These tasks originated directly from the Consistency goal.
Sidebars are used in many applications and it would be great that they were consistent. There are two main aspects to this: the type of sidebar (system settings-like lists, big square icons, etc.) and the navigation within the sidebar (tabs, combo boxes, etc.).
What is the best solution? That part is currently under discussion. We welcome everyone's opinions on the matter or, even better, an expert assessment on the feasibility of each of the options.
Let's quickly illustrate some options:
For the sidebar appearance, the current main option relies on using lists and big square icons, depending on the number of elements:
On the other hand, the option for navigating sidebar views includes tabs that become icons-only when horizontal space is insufficient, vertical tabs on the left, and combo boxes:
This task was already ongoing when the Consistency goal was chosen and it aims to modernize old web pages that follow obsolete styles. There are many of them and some are well-hidden. Carl Schwan created and works on this task alongside many other contributors. Check it out and see if you too can find any old websites that need updating!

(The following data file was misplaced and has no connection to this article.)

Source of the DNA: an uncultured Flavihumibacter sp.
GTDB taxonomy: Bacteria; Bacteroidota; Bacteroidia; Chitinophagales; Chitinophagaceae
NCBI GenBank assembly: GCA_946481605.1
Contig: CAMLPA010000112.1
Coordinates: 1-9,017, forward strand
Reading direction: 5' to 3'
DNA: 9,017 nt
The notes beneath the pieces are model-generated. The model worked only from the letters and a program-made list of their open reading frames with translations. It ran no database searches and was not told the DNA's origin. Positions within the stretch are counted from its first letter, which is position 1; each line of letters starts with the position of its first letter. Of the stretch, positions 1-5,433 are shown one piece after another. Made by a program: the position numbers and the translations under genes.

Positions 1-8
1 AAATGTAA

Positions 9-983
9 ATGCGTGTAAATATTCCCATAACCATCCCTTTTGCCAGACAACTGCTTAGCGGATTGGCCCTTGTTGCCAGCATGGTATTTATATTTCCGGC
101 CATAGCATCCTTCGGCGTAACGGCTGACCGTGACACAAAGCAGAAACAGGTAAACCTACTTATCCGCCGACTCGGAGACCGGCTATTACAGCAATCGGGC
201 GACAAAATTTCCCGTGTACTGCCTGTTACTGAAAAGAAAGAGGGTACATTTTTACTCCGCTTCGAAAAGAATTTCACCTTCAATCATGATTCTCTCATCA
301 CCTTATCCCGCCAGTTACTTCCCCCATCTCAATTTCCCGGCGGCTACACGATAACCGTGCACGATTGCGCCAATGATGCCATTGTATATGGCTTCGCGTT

That's the end of this update!
If you would like to help out, come join us in the matrix room and let's make KDE software more consistent together!
Join us for conf.kde.in from the 17th to 19th of January 2020 in Delhi, India.
conf.kde.in 2020 will focus on promoting Free and Open Source software, including (but not limited to) Qt and KDE products.
conf.kde.in 2020 will be held in Maharaja Agrasen Institute of Technology, located in Rohini, Delhi, India. MAIT was established by the Maharaja Agrasen Technical Education Society and promoted by well-known industrialists, businessmen, professionals and philanthropists. The aim of MAIT is to promote quality education in the field of Technology.
MAIT endeavors to provide industry-relevant education and training through its well-crafted and practical training programs for the students in different semesters of their courses. The campus is composed of 10 blocks with a learning resource center. MAIT has been ranked as the 10th best private engineering institute in India by the Dataquest T-School Survey. MAIT always supports Free and Open Source communities and tech-related activities.